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Guest blog: Deputy DA Maureen DuMouchel provides important information about elder abuse

June 15, 2022

Guest blog: Deputy DA Maureen DuMouchel provides important information about elder abuse

Issues Facing Elderly Adults

Elder abuse can occur in many different situations. Some elder abuse cases are random and occur at the hands of strangers such as a random violent attack outside a grocery store, identity theft by a suspect stealing mail, or lottery scams through the mail. In these situations, the victim is chosen at random, often for no apparent reason. Sadly, most elder abuse cases involve an abuser who is very well known to the victim like an adult child, grandchild, family member, caregiver, friend, or roommate. In both types of cases, a victim may be reluctant to report the abuse due to embarrassment or fear. However, when a victim has a personal or familial relationship with the abuser, the victim is even more likely to not report the abuse -- which can keep the victim in an unsafe situation.

According to the California Department on Aging, the elderly population in Riverside County is expected to grow 200 percent by the year 2060. This dramatic increase means a greater number of elders will become crime victims and there will be a greater need for organizations that provide services and resources for older adults. Elders who have experienced abuse have a 300 percent higher risk of death when compared to those who have not been abused.[1] At least 10 percent of adults over 65 will experience some type of abuse in any given year, yet studies estimate most elder abuse is never reported. One such study found only 1 in 14 cases of elder abuse was ever reported to authorities. With the number of individuals over 65 years of age increasing significantly every year, elder abuse is a serious problem across the country.

How do we as a community tackle this growing problem? When it comes to elder abuse, knowledge is key. We need to learn the warning signs, spread the information to our older community members, and keep an eye out for our elderly neighbors who may be isolated and more easily victimized. Elder abuse is an issue that affects all of us, and, just like raising a family, it takes a village to help keep our more vulnerable older adults safe.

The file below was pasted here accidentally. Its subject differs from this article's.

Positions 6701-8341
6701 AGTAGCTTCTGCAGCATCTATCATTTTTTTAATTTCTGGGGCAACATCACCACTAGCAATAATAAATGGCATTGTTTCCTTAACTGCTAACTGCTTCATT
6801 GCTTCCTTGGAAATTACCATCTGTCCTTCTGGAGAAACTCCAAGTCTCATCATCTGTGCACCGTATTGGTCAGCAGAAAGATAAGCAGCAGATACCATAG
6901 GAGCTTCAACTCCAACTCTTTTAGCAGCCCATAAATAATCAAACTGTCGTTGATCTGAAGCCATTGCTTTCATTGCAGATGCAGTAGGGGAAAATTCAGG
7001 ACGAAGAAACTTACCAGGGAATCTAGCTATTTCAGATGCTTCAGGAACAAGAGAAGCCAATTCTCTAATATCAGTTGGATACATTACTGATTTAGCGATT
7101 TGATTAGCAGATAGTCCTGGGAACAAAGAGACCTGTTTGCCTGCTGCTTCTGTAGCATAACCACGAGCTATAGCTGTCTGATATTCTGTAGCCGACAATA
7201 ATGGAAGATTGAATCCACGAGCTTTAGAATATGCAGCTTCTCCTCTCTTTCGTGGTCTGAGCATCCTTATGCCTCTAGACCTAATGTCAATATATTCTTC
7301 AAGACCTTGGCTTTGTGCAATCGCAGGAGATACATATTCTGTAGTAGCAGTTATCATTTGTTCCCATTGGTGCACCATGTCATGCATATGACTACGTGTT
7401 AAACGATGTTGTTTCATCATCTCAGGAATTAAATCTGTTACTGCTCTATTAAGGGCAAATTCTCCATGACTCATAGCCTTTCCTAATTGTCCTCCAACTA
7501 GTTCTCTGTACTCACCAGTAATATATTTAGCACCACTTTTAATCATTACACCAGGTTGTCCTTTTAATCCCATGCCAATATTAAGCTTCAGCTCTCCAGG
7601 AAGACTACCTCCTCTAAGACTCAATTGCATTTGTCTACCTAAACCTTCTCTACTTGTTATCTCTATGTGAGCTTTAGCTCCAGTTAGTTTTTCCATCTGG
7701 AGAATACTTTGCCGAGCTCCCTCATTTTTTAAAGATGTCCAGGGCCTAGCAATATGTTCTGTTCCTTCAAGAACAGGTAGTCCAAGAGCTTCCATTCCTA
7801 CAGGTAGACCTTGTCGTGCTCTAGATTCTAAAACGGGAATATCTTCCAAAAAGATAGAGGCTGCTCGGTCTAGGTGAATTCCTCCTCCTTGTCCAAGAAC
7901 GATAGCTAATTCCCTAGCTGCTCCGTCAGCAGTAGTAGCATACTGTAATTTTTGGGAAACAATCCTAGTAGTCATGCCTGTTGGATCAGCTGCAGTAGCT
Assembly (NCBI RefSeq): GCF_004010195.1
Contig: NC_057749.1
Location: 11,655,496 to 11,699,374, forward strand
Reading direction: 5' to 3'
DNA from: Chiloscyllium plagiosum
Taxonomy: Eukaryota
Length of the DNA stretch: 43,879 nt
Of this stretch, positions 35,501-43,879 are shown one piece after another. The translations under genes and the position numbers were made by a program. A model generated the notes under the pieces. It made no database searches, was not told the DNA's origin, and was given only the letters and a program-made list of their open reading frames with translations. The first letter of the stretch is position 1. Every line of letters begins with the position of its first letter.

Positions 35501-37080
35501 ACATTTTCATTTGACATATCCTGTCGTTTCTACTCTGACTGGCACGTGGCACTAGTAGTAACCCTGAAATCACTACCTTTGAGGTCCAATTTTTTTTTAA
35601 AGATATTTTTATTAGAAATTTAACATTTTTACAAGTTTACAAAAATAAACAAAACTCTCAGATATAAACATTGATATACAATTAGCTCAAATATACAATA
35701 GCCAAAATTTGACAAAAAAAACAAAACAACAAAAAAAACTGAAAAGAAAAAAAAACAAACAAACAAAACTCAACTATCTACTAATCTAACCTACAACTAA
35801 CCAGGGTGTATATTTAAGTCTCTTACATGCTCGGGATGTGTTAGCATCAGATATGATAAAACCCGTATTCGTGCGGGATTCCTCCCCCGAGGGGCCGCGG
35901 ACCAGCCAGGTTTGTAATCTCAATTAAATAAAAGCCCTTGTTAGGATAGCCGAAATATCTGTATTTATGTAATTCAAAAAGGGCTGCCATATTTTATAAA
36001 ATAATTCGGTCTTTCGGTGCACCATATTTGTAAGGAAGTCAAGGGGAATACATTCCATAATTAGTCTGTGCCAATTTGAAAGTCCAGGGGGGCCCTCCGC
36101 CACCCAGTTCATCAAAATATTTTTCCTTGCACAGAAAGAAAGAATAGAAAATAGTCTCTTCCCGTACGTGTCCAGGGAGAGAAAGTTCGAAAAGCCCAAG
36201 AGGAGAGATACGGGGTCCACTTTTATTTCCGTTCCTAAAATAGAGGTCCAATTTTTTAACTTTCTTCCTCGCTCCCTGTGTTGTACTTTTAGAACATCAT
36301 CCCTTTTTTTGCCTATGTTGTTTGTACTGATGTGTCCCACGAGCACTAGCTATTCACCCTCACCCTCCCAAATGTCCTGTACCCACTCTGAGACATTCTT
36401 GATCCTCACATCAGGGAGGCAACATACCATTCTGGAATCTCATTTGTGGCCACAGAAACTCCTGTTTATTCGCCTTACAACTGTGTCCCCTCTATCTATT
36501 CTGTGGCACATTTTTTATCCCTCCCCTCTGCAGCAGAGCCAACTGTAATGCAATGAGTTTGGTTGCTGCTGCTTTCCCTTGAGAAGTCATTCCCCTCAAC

Types of Elder Abuse and Warning Signs

Physical Elder Abuse comes in many forms. There are many ways someone can physically abuse an elder: pushing, punching, slapping, throwing objects, burning, strangulation, or kicking. Other common forms of physical abuse specific to elder abuse include over-medicating or restraining the elderly with zip ties, rope, or duct tape. Physical abuse can also include using weapons, like firing a gun, using a knife in a stabbing, or harming a victim with ordinary household items like a hammer or glass bottle. The most common types of injuries we see from these cases will be bruising, black eyes, skin tears, broken bones or fractures, loss of consciousness, restraint marks, concussions, or injuries from a weapon.  

Having prosecuted all types of elder abuse cases over the last five years, the most common types of physical abuse I have seen are injuries sustained when a caregiver, family member, or roommate physically harms the elder. Many times, the suspect is an individual suffering from mental health or substance abuse issues who lives with the elder, after everyone else in the family has refused to allow the suspect to live with them. This can create a very volatile and unpredictable situation that has the safety of the victim contingent on the suspect remaining calm and in control of their temper. Because of the familial relationship with the suspect, these victims may be victimized repeatedly without ever reaching out for help. It is vital to report every suspected case of physical abuse to law enforcement immediately so that they can provide immediate attention and resources where appropriate.